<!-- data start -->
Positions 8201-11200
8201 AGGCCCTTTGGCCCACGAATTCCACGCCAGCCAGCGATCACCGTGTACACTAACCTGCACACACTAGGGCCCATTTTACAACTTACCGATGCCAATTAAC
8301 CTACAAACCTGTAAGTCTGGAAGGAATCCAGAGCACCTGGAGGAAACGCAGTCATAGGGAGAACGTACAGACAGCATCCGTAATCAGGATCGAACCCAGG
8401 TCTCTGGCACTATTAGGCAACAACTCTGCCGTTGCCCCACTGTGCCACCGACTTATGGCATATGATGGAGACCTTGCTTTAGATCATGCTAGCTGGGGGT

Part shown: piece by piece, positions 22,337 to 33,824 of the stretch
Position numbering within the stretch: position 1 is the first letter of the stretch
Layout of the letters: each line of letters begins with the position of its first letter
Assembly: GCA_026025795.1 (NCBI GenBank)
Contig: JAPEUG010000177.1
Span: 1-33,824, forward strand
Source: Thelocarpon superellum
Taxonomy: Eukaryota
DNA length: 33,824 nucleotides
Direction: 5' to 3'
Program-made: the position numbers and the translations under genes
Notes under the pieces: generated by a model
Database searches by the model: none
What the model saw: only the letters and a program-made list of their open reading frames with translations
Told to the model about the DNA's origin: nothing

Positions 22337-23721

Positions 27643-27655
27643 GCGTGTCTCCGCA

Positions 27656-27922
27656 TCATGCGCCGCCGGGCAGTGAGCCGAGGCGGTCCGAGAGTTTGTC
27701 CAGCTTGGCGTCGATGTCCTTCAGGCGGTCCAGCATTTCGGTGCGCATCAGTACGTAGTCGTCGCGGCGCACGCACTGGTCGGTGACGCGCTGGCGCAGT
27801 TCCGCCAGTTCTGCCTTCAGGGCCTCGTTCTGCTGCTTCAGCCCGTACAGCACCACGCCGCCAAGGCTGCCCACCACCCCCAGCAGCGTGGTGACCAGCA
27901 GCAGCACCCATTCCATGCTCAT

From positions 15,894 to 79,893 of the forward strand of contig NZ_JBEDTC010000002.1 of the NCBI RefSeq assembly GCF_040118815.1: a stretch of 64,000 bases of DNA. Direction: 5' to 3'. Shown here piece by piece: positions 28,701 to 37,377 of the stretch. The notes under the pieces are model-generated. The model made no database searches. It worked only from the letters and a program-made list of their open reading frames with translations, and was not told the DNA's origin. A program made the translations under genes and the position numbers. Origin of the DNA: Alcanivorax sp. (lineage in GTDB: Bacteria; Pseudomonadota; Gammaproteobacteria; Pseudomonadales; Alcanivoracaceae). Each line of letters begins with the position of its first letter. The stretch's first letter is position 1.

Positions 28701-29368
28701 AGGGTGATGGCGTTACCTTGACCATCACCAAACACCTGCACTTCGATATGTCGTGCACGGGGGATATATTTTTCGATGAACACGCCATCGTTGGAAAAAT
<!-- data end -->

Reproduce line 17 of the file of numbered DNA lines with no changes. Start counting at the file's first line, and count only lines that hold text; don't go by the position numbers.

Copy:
Database searches by the model: none